Richard Dirksen

DIRKSEN, Richard Wayne. b. Freeport, Illinois, 8 February 1921; d. Washington, DC, 26 July 2003. Dirksen was on the staff of Washington National Cathedral for 48 years, as composer, organist, choirmaster and Precentor. He composed nearly 300 musical works for choir, instruments, and theater, including several hymn tunes.

Dirksen grew up in a musical home. His mother, Maude Esther (née Logemann) (1902-1990) was a singer and pianist, and his father Richard Watson Dirksen (1897-1976) was the founder of the Freeport Organ Company. In Freeport High School, Dirksen, who played bassoon, came under the influence of the director of instrumental music, Karl Henry Kubitz (1902-1991), who was also a flute player and conductor of the Freeport Concert Band. In September 1940, Dirksen began organ study with Virgil Fox (1912-1980) at the Peabody Conservatory of Music in Baltimore, Maryland, and was a part-time assistant to Paul Callaway (1909-1995), the organist and choirmaster at Washington National Cathedral. In June 1942, he graduated magna cum laude with a Church Organist Certificate. ‘The next morning’, he wrote, ‘I enlisted, and the United States Army claimed my full attention until October of 1945.’ Dirksen and Callaway served in the army for four years and upon discharge rejoined the music department at the cathedral and worked together for 31 years. Dirksen wrote, ‘For his unstinting support I am immeasurably thankful and indebted.’

In 1964, Dirksen became the cathedral’s first director of programs, and in 1968, he was appointed Precentor, with responsibility for the planning and supervision of all Cathedral worship services. While continuing as Precentor, he was appointed Organist and Choirmaster in 1977 and continued in this position until 1988. He retired in 1991.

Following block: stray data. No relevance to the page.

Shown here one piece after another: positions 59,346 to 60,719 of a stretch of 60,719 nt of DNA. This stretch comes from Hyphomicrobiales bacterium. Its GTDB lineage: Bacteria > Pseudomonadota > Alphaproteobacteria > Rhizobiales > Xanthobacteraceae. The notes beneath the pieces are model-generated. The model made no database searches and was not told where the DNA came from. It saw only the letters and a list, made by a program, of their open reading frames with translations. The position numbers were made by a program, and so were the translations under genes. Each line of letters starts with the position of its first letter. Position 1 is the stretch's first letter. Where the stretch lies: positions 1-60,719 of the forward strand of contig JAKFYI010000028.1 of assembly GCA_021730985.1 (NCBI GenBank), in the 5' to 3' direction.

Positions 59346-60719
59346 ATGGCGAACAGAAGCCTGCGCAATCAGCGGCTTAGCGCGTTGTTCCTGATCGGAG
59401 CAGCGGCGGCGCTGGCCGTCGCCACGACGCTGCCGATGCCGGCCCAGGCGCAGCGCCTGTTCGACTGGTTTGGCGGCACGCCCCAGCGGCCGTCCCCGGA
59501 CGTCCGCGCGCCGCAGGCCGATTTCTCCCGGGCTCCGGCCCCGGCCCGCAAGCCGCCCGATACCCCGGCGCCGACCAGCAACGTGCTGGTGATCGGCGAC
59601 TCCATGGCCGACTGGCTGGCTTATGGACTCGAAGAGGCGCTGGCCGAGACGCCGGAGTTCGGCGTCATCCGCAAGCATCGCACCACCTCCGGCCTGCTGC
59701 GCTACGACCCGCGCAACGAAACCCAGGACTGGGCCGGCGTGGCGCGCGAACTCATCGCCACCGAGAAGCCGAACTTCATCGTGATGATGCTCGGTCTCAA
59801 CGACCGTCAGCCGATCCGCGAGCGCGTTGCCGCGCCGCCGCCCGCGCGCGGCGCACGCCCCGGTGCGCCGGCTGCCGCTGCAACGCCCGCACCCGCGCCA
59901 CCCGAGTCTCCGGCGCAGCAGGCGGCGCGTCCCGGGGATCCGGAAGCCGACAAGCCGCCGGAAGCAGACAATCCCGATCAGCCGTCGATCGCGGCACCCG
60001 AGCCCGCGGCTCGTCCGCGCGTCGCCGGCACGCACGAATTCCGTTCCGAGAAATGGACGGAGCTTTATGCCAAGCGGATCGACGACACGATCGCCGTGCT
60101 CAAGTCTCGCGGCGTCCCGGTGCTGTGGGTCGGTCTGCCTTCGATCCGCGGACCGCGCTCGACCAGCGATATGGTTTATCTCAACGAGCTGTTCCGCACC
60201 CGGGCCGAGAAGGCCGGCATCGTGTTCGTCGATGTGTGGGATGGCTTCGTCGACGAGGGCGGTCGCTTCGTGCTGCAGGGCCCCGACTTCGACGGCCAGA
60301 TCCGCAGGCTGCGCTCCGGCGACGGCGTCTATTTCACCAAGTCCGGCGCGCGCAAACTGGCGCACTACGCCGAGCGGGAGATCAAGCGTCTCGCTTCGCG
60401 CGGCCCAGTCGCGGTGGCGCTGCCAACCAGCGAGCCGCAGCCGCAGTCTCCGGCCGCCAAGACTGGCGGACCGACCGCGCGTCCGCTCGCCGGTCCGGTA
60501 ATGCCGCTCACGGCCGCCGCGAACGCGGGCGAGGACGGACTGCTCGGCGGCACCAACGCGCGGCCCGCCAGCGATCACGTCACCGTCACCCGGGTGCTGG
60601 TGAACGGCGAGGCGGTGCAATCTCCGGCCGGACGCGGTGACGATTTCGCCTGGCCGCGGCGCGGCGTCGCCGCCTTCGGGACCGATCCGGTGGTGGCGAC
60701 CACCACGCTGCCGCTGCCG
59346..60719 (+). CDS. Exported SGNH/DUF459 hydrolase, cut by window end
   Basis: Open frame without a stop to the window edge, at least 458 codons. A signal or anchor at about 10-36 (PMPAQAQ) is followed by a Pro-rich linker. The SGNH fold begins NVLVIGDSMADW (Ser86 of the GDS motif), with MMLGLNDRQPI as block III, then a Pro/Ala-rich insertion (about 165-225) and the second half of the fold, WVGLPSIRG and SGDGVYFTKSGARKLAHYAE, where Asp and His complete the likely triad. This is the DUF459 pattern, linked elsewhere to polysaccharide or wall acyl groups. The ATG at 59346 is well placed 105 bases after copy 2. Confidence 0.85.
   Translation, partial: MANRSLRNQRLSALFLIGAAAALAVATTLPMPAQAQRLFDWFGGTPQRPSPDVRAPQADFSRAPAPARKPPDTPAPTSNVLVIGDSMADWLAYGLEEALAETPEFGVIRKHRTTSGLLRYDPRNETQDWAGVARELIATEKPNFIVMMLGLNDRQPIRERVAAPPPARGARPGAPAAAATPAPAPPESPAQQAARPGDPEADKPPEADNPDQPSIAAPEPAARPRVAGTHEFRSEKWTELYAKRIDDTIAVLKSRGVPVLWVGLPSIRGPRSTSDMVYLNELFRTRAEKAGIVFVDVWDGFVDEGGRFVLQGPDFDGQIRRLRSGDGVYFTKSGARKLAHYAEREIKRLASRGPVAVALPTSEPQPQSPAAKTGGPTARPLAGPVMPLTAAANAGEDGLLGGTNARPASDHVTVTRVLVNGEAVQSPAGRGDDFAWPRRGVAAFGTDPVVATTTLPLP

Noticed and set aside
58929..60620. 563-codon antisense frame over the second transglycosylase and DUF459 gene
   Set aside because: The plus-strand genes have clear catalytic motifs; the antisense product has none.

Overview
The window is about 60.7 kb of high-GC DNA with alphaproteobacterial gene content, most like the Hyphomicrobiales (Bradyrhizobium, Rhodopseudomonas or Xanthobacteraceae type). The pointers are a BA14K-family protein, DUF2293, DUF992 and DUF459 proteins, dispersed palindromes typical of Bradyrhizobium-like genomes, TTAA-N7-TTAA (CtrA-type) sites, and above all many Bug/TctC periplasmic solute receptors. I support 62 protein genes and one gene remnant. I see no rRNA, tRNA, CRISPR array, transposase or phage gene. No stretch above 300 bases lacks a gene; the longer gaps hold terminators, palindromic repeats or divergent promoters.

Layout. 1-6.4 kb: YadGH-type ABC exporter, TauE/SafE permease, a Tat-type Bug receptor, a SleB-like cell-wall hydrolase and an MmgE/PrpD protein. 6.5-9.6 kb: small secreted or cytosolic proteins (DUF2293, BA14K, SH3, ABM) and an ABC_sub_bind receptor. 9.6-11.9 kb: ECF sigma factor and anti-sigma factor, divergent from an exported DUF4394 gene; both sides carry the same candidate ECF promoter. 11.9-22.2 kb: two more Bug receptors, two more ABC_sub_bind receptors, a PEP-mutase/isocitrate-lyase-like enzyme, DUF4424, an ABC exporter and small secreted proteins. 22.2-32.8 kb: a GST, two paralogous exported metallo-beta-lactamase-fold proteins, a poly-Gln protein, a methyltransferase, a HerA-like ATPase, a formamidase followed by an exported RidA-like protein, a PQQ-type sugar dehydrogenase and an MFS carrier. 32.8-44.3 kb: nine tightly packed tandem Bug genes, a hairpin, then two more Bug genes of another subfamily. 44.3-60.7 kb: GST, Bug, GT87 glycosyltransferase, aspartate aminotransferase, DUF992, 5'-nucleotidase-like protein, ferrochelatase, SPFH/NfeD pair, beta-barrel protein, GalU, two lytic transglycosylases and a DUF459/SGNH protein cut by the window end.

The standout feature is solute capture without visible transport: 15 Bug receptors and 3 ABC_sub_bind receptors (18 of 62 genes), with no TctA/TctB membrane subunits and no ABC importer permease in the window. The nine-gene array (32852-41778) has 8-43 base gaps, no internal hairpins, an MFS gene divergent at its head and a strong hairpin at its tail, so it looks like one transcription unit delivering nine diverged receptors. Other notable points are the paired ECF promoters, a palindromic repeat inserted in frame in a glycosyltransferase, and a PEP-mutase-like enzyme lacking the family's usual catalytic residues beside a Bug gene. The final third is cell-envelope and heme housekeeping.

The Washington DC Area Television Academy presented an Emmy Award to Dirksen for his ‘Six Carols and Lessons’, televised on 24-25 December 1965 on WTTG-TV. He received an honorary Doctor of Fine Arts degree from George Washington University, a Doctor of Music from Mount Union College in Alliance, Ohio, and a Distinguished Alumni Award from the Peabody Conservatory of Music.

Among Dirksen’s hymn tunes are BARLEY, CHEVY CHASE, CONSECRATION, CREIGHTON, DECATUR PLACE, HILARITER, INNISFREE FARM, MT. ST. ALBAN, WYNGATE CANON, and VINEYARD HAVEN. Within a year after its first use in worship, VINEYARD HAVEN was widely hailed as ‘the hymn tune of the decade’, and during the next decade, it was hailed as ‘one of the finest hymn tunes of our day’ in The Hymns of the United Methodist Church, ed. Diana Sanchez (Nashville, Tennessee, 1989, p.69). VINEYARD HAVEN was composed for the installation of John Maury Allin (1921-1998) as Presiding Bishop of the Episcopal Church, held in Washington National Cathedral on 11 June 1974. The arrangement of the tune for that occasion is published as an anthem, ‘Rejoice Ye Pure in Heart’. The key word, Rejoice, is reflected in the music ‘most exactly at the two interpolated “Hosannas” . . . which rise like daily orisons, pointing the way and presaging the reward at the end . . . to raise such ‘‘Hosannas’’ forever in his presence and with the company of heaven in the life eternal’ (letter from Dirksen to Raymond F. Glover, 5 January 1981, quoted in The Hymnal 1982 Companion).


Further Reading

  1. Raymond F. Glover, general editor, The Hymnal 1982 Companion (New York: The Church Hymnal Corporation, 1994) vol. 3B, pp. 1031-32.
  2. Clark Kimberling, ‘The Hymn Tunes of Richard Wayne Dirksen’, The Hymn 53/4 (October 2002), pp. 19-28.
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